Doc. 229.-letter from Lord John Russell to the Commissioners of the Admiralty. The following is a copy of the letter laid before the House of Commons by Lord John Russell: foreign office, June 1, 1861. To the Lords Commissioners of the Admiralty: My Lords:--Her Majesty's Government are, as you are aware, desirous of observing the strictest neutrality in the contest which appears to be imminent between the United States and the so-styled Confederate States of North America; and with the view more effectually to carry out this principle, they propose to interdict the armed vessels, and also the privateers of both parties, from carrying prizes made by them into ports, harbors, roadsteads, or waters of the United Kingdom, or any of Her Majesty's colonies or possessions abroad. I have accordingly to acquaint your lordships that the Queen has been pleased to direct that orders, in conformity to the principle above stated, should forthwith be addressed to all proper autho
Doc. 262.-Duke of Newcastle's order in reference to privateers. Downing street, 1st June, 1861. Sir: You are already aware that the Queen is desirous of observing the strictest neutrality in the contest which appears to be imminent between the United States and the so-styled Confederate States of North America. I have now to inform you that, in order to give full effect to this principle, Her Majesty has been pleased to interdict the armed ships, and also the privateers of both parties from carrying prizes made by them into the ports, harbors, roadsteads, or waters of the United Kingdom, or of any of Her Majesty's colonies or possessions abroad. It is Her Majesty's desire that this prohibition should be forthwith notified to all proper authorities within her dominions, and I am to desire that you take measures to secure its effectual observance within the limits of your Government. I have, &c., Newcastle. Governor — The Right Honorable Sir E. W. Head, Bart, &c. -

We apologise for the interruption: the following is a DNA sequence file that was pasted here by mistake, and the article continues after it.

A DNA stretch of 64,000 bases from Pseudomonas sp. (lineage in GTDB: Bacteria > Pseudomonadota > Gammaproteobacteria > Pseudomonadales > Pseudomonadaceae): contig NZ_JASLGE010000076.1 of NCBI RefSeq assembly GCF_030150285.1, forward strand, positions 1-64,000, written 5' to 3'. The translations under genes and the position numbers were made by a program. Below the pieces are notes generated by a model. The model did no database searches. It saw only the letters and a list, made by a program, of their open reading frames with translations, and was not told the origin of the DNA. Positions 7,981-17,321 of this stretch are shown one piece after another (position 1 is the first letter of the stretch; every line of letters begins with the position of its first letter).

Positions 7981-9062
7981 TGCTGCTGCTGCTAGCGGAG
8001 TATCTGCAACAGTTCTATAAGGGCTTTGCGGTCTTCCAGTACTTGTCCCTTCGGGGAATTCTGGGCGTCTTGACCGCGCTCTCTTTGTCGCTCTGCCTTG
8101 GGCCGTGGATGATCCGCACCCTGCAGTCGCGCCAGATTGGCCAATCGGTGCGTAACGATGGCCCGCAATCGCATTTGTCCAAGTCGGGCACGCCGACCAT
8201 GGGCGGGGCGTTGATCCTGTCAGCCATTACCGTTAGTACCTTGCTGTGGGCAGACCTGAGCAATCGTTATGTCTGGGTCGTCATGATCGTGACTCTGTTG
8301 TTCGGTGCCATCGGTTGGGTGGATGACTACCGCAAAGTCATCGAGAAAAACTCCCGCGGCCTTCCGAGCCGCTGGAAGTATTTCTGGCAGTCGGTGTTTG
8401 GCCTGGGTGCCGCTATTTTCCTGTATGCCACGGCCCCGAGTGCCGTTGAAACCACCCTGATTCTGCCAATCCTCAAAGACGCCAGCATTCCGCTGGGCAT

the country by the tax on slaves of £ 256,000 sterling. And it is now little more than two centuries, since a few of these wild barbarians, naked, savage idolaters, black from the burning sun of their native clime, with knotted and combined locks, more like the wool of the beast than the hair of the human head, savage ill taste, manner, and disposition, were brought as slaves from the wilderness of Africa, to clear the forest and open the way for civilization in the British colonies of North America. Nobly has this race done the great work required, and in doing it they have become civilized, and they have multiplied in numbers with a rapidity far exceeding the increase of the Israelites during their bondage in Egypt, until now they number nearly 4,000,000 of people. And their improvement in personal appearance, in feeling and sympathies, in civilization and religion, is not less wonderful than their increase of population. And while they have been elevated in the scale of human